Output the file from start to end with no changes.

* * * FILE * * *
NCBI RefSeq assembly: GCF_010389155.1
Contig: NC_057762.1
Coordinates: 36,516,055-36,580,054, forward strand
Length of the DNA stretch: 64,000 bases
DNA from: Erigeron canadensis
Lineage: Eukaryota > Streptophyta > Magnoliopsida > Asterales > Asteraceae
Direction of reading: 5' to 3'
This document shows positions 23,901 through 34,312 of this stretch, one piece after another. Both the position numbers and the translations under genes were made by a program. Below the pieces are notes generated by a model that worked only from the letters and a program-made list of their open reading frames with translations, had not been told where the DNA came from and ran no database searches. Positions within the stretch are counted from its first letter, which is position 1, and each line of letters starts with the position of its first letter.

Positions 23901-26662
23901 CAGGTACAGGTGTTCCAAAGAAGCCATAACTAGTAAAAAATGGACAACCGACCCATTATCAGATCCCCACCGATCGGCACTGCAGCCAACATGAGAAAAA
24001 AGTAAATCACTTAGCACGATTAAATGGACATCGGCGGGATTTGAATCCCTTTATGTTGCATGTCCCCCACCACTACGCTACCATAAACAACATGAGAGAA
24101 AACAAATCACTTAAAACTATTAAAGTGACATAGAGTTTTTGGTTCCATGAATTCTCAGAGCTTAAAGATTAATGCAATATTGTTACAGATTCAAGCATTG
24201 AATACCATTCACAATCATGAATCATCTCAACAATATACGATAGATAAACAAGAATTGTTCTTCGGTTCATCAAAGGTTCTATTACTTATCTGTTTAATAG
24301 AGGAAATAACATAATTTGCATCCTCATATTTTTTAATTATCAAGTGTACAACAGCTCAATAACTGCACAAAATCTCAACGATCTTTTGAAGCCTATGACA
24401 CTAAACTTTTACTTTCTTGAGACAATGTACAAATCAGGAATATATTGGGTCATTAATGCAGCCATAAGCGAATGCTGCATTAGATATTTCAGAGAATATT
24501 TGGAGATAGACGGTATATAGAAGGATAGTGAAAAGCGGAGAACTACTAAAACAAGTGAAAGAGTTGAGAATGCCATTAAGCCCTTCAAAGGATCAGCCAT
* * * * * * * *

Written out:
NCBI RefSeq assembly: GCF_010389155.1
Contig: NC_057762.1
Coordinates: 36,516,055-36,580,054, forward strand
Length of the DNA stretch: 64,000 bases
DNA from: Erigeron canadensis
Lineage: Eukaryota > Streptophyta > Magnoliopsida > Asterales > Asteraceae
Direction of reading: 5' to 3'
This document shows positions 23,901 through 34,312 of this stretch, one piece after another. Both the position numbers and the translations under genes were made by a program. Below the pieces are notes generated by a model that worked only from the letters and a program-made list of their open reading frames with translations, had not been told where the DNA came from and ran no database searches. Positions within the stretch are counted from its first letter, which is position 1, and each line of letters starts with the position of its first letter.

Positions 23901-26662
23901 CAGGTACAGGTGTTCCAAAGAAGCCATAACTAGTAAAAAATGGACAACCGACCCATTATCAGATCCCCACCGATCGGCACTGCAGCCAACATGAGAAAAA
24001 AGTAAATCACTTAGCACGATTAAATGGACATCGGCGGGATTTGAATCCCTTTATGTTGCATGTCCCCCACCACTACGCTACCATAAACAACATGAGAGAA
24101 AACAAATCACTTAAAACTATTAAAGTGACATAGAGTTTTTGGTTCCATGAATTCTCAGAGCTTAAAGATTAATGCAATATTGTTACAGATTCAAGCATTG
24201 AATACCATTCACAATCATGAATCATCTCAACAATATACGATAGATAAACAAGAATTGTTCTTCGGTTCATCAAAGGTTCTATTACTTATCTGTTTAATAG
24301 AGGAAATAACATAATTTGCATCCTCATATTTTTTAATTATCAAGTGTACAACAGCTCAATAACTGCACAAAATCTCAACGATCTTTTGAAGCCTATGACA
24401 CTAAACTTTTACTTTCTTGAGACAATGTACAAATCAGGAATATATTGGGTCATTAATGCAGCCATAAGCGAATGCTGCATTAGATATTTCAGAGAATATT
24501 TGGAGATAGACGGTATATAGAAGGATAGTGAAAAGCGGAGAACTACTAAAACAAGTGAAAGAGTTGAGAATGCCATTAAGCCCTTCAAAGGATCAGCCAT